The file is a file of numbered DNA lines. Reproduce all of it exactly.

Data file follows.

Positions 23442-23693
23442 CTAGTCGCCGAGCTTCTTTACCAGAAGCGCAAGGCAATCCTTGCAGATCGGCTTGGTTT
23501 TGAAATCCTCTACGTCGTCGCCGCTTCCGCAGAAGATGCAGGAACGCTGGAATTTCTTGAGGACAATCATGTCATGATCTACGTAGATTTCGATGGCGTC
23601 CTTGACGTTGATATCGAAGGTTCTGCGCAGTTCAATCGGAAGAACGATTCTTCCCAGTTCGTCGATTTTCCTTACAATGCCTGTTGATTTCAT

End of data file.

Positions 23442-23693
23442 CTAGTCGCCGAGCTTCTTTACCAGAAGCGCAAGGCAATCCTTGCAGATCGGCTTGGTTT
23501 TGAAATCCTCTACGTCGTCGCCGCTTCCGCAGAAGATGCAGGAACGCTGGAATTTCTTGAGGACAATCATGTCATGATCTACGTAGATTTCGATGGCGTC
23601 CTTGACGTTGATATCGAAGGTTCTGCGCAGTTCAATCGGAAGAACGATTCTTCCCAGTTCGTCGATTTTCCTTACAATGCCTGTTGATTTCAT